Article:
Posted on December 10, 2012
Funny story. There are six and half years between my son Jack and my daughter Molly.
When we were getting ready to take Molly home from the hospital for the first time, we were a little out of practice on how to use a car seat.
More specifically, we couldn’t figure out how to get Molly in the car seat and to get the straps tighten in such a way as to get her snug, without choking her.
We both struggled to figure out which straps to use in which way. There was a lot of bitching, complaining and grouching.
The nurses in the hospital wouldn’t (or couldn’t) help us, for liability reasons (or least that is what they said).
Just as tensions seemed ready to crest, a priest came in.
He asked my wife and I if we wanted to take communion. We said no thanks. We were on our way out the door. We had a six year old who wanted to play video games, a baby who probably wanted to get fed again, and a wife who wanted to get out of the hospital and wanted a husband who could fix the damn car seat. We didn’t want communion. What we really wanted was for him to help with the car seat.
I think that pretty much summarizes what is happening with mainstream religion these days in America. They want to give us communion and we want help with the car seat.
I was thinking about the practicality of religion in our daily lives.
Religion needs to stress why it can be a practical guide to living a healthy and ultimately prosperous life.
I am not talking about the prosperity gospels promoted by schlocky preachers, who promise that you will get rich if only you pray to Jesus. I am talking about the practicality of clean living.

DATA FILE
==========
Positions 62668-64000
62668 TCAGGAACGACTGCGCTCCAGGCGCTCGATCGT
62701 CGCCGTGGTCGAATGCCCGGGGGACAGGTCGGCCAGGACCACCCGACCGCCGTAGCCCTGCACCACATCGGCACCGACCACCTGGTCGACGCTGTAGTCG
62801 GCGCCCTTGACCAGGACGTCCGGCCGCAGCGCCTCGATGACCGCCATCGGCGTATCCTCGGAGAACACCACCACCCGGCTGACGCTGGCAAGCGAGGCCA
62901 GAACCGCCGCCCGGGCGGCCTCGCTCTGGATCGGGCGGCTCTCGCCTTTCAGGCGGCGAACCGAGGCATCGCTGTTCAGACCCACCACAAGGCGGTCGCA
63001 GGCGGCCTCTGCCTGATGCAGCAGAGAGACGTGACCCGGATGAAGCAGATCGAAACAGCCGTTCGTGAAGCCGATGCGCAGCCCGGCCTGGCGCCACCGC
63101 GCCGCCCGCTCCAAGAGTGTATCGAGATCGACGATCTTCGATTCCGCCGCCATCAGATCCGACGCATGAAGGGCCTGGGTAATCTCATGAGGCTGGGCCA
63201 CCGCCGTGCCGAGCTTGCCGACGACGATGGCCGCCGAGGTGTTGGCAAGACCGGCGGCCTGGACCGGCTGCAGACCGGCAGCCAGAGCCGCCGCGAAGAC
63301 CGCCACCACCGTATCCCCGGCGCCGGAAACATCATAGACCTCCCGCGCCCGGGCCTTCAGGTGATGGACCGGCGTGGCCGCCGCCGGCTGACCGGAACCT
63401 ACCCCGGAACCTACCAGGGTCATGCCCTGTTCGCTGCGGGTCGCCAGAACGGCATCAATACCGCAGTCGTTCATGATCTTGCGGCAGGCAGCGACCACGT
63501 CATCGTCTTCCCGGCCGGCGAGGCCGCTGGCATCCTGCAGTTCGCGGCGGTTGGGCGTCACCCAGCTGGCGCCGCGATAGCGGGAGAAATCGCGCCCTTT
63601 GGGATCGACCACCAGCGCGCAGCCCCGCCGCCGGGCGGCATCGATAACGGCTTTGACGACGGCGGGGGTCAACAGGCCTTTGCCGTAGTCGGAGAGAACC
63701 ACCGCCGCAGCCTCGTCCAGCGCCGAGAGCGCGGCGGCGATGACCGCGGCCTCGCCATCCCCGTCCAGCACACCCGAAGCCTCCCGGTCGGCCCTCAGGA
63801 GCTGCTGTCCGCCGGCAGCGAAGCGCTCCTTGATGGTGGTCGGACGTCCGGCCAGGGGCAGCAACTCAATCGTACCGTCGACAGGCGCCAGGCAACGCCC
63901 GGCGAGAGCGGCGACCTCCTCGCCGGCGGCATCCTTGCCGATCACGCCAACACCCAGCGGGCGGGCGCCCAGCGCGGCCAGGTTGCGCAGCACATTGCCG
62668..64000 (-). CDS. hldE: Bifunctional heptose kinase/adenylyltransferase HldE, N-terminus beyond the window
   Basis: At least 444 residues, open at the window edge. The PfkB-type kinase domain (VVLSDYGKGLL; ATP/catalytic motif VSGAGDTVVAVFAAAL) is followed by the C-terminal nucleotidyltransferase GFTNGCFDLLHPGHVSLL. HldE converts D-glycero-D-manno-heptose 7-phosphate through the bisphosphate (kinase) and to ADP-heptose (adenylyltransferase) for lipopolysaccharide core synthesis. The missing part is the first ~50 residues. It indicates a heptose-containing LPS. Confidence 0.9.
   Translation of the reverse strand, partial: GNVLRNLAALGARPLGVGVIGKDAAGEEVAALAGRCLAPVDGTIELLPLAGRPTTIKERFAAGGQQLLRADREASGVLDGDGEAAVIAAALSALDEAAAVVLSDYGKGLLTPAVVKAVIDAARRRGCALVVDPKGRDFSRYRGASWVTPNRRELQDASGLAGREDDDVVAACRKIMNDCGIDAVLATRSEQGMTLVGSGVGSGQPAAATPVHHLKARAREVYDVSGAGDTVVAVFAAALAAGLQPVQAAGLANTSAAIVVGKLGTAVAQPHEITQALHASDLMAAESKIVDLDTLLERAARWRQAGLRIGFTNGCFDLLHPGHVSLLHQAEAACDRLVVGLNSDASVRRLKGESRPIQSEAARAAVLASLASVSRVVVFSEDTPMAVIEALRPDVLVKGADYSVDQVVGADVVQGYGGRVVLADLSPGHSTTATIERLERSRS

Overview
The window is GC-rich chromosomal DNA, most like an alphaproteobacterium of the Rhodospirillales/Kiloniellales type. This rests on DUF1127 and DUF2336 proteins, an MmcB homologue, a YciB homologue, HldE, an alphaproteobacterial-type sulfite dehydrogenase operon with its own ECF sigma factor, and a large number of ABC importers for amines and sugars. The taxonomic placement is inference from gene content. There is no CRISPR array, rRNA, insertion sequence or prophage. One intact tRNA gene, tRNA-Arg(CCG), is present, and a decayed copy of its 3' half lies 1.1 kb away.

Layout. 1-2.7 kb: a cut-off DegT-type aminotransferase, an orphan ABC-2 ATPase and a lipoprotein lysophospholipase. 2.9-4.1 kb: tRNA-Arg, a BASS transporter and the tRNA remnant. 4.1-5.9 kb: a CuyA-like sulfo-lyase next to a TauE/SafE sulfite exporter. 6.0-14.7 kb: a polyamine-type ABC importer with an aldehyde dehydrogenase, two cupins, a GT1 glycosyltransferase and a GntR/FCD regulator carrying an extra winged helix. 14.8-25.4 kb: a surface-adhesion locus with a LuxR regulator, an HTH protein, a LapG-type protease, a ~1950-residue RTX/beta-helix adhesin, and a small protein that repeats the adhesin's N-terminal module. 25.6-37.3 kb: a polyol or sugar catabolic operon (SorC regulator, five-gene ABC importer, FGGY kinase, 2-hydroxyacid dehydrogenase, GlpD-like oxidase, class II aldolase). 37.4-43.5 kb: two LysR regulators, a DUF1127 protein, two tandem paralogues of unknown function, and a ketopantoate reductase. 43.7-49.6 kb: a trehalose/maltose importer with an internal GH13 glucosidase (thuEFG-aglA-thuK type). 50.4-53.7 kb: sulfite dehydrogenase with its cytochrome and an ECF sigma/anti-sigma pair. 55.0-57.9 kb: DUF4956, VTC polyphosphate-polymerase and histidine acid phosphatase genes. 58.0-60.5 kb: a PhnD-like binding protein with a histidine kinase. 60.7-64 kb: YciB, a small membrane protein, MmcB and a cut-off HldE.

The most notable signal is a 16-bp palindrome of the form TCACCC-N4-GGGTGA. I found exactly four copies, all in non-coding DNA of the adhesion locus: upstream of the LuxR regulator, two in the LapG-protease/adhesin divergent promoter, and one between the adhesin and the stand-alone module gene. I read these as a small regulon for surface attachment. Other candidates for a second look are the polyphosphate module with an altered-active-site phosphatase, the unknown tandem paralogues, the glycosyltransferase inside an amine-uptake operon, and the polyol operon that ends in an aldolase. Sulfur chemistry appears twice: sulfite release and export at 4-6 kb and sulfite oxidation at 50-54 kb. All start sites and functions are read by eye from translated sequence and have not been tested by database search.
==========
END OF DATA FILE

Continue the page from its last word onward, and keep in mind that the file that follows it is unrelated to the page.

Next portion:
Religious instruction offers all kinds of practical tips for avoiding an unhealthy lifestyle.
The church is probably right about the dangers of sexual promiscuity, although it tends to overemphasize sex (in my humble opinion).
Look at the 7 Deadly sins. They are right on. America is a nation of gluttons and look at the result. Obesity, big time problem in America. Greed is an ever-present part of our social fabric and a destructive one, as is envy. We lust openly in ways that have become absurd. Wrath and revenge destroy too many of our most afflicted communities.
What if we taught our children the real dangers behind these deadly sins, in a very practical way. I betcha we would be a far healthier society.
Look at the 10 Commandments. Once again, pretty good advice. Don’t kill anybody. Honor your parents. Don’t make a pass at your neighbor’s wife (or husband). Don’t steal. And don’t worship false idols (like rock stars or money). Once again, pretty good advice to live by.
I have always been struck by the fact that in Islam, they pray five times a day by basically going into the child’s pose. I bet that is a pretty good way to stretch your back.
In the Catholic faith, priests talk about confession as a way to cleanse the soul and it is free. These days, people pay up to 200 dollars an hour to talk to a shrink to basically cleanse the soul. A confession is much cheaper.
Religion has so many practical implications for living a healthier lifestyle.
Drugs, sex and rock and roll has its appeal, but unless you are Mick Jagger (or improbably Keith Richards) it has a limited life-span as a life-style.
The best amateur golfers are the most boring golfers, because they keep in the fairway and on the greens.
If the great Christian religions would emphasize their practicality in living a better and happier life here on earth, I bet you they would better answer the question: How does this damn baby-seat work?
Not a sermon. Just a thought.